October 4 (Reuters) — The Federal Reserve’s asset purchases lowered borrowing costs and supported the economy, and more buying could further ease financial conditions, Federal Reserve Chairman Ben Bernanke said on Monday.
He leaves out the negative influence of the interest rate and fiscal channel that he wrote about in his own 2004 paper. The economy is a net receiver of interest from the govt and lower rates reduces interest payments from the govt to securities holders. And in this cycle savers lost more interest income than borrowers gained, with the difference going to wider net interest margins for banks, who have no propensity to consume from that interest income.
“I don’t have a number to give you, but I do think that the additional purchases, although we don’t have precise numbers, have the ability to ease financial conditions,” Bernanke said.
Bernanke said he was convinced that the Fed’s massive purchases from March of 2009 until early 2010 had lowered effective interest rates at a time the central bank’s benchmark lending rates were anchored near zero, where they remain.
The buying program “increased the willingness of investors to take a reasonable amount of risk and create some support for the economy,” he said.
Again, he leaves out the fact that all the $50 billion + of annual interest earned by the Fed on its new portfolio of over $2 trillion in securities would otherwise have gone to the economy, but instead is turned over to the us treasury, thereby functioning as a tax.
In September, the Federal Open Market Committee said it was ready to take further steps to help the U.S. recovery if the economy stays sluggish. Reviving the program to buy assets such as U.S. Treasuries seem like a potential step.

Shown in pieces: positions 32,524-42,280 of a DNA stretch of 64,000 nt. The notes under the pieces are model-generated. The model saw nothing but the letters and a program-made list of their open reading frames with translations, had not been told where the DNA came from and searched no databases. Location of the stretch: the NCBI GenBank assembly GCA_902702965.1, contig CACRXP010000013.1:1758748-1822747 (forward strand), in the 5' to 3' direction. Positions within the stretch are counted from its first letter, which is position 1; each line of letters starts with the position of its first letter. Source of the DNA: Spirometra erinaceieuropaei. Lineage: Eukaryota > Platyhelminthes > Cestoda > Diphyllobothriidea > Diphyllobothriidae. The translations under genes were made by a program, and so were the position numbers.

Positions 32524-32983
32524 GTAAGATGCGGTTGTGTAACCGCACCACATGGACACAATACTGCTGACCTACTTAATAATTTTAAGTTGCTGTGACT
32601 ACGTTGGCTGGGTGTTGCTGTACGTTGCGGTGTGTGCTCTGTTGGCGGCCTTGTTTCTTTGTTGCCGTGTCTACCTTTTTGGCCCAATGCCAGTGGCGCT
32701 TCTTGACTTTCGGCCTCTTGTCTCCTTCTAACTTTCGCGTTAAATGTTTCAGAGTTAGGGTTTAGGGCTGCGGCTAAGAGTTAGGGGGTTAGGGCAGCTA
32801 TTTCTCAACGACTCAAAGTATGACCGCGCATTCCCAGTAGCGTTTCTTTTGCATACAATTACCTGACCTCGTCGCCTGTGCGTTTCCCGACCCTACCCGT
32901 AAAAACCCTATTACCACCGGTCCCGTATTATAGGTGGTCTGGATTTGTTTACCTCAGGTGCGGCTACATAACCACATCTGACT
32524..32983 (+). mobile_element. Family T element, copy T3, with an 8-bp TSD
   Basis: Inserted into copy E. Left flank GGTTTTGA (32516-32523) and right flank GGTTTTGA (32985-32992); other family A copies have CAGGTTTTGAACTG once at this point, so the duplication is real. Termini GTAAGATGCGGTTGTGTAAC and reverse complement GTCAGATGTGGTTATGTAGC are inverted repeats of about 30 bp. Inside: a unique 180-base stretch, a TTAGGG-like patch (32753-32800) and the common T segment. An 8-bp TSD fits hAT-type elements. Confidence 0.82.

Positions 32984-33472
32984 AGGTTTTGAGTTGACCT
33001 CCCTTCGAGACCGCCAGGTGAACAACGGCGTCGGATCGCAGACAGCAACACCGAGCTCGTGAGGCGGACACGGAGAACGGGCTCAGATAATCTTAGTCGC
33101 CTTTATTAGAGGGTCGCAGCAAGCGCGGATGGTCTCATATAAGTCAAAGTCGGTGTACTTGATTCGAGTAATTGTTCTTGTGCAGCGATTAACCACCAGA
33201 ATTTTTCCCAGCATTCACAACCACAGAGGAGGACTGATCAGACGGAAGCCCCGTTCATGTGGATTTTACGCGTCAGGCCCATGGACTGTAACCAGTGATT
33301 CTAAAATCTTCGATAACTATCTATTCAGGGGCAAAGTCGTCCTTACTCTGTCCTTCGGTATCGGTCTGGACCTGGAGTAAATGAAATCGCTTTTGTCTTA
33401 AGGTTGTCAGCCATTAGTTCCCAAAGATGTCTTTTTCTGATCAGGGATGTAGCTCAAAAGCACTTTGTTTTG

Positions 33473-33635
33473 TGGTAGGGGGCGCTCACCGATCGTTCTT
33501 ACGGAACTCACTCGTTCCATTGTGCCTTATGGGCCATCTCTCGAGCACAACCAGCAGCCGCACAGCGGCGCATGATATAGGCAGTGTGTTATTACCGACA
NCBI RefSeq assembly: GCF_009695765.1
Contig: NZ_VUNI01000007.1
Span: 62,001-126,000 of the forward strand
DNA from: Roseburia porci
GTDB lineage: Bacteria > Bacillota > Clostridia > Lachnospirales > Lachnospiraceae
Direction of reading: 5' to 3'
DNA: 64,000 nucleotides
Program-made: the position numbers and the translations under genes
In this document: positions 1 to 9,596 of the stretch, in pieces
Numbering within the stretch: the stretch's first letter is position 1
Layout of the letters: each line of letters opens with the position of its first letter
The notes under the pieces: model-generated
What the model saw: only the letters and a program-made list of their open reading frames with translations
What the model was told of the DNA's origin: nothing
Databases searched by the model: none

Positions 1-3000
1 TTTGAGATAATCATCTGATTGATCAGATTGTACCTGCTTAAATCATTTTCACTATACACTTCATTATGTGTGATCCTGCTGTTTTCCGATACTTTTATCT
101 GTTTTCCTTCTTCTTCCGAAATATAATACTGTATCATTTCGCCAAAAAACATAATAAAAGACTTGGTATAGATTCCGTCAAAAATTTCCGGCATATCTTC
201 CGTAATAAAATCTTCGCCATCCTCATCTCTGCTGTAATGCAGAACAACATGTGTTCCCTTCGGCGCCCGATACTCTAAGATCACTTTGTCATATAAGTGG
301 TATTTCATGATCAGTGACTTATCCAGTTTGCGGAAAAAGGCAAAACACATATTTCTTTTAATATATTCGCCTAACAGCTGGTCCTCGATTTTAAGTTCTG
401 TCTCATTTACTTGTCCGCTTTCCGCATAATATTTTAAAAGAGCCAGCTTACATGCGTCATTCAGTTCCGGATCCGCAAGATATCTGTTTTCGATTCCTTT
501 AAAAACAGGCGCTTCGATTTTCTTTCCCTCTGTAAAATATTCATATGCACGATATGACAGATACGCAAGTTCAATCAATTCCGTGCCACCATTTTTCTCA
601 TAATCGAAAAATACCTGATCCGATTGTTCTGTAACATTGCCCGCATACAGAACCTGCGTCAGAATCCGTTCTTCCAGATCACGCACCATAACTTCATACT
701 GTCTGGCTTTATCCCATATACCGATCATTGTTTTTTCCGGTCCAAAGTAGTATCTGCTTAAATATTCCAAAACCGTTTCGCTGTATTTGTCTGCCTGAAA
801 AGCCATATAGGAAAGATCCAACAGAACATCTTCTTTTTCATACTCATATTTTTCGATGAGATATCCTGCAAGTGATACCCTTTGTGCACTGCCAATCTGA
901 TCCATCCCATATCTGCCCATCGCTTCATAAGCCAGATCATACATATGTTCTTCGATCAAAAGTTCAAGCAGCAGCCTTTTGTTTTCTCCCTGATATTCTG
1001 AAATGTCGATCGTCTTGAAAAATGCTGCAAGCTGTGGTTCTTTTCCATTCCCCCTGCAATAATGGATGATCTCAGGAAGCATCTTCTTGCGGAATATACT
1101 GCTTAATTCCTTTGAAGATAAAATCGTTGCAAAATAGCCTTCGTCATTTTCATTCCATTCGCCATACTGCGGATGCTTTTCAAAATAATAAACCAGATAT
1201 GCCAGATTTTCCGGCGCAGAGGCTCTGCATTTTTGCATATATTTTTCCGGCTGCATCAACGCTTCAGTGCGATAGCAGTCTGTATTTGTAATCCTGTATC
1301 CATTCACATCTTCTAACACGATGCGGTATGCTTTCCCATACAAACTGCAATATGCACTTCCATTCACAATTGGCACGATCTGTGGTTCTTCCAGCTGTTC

In a wide-ranging, hour-long forum with university students in Providence, Rhode Island, Bernanke defended the U.S. government’s often criticized program to support banks during the global financial crisis.
The Troubled Asset Relief Program, or TARP, has turned out to be a ‘pretty good investment” for taxpayers money loaned to banks during the financial crisis is returned with interest.
Many people don’t understand that TARP was designed to help the economy, not the banks, and that the country’s economic downturn would have been much worse without it, Bernanke said.
Nor does he seem to understand it was nothing never anything more than regulatory forbearance, and not a fiscal expenditure. The FDIC, for all practical purposes, already guaranteed all bank deposits should bank losses exceed the amount of the bank’s private capital. So adding more public capital through tarp rather than simply granting regulatory forbearance (along with imposing any terms and conditions the govt might desire) was non nonsensical, politically destructive and divisive, and demonstrative of a complete lack of understanding of the banking system by the entire govt., media, and financial sector in general.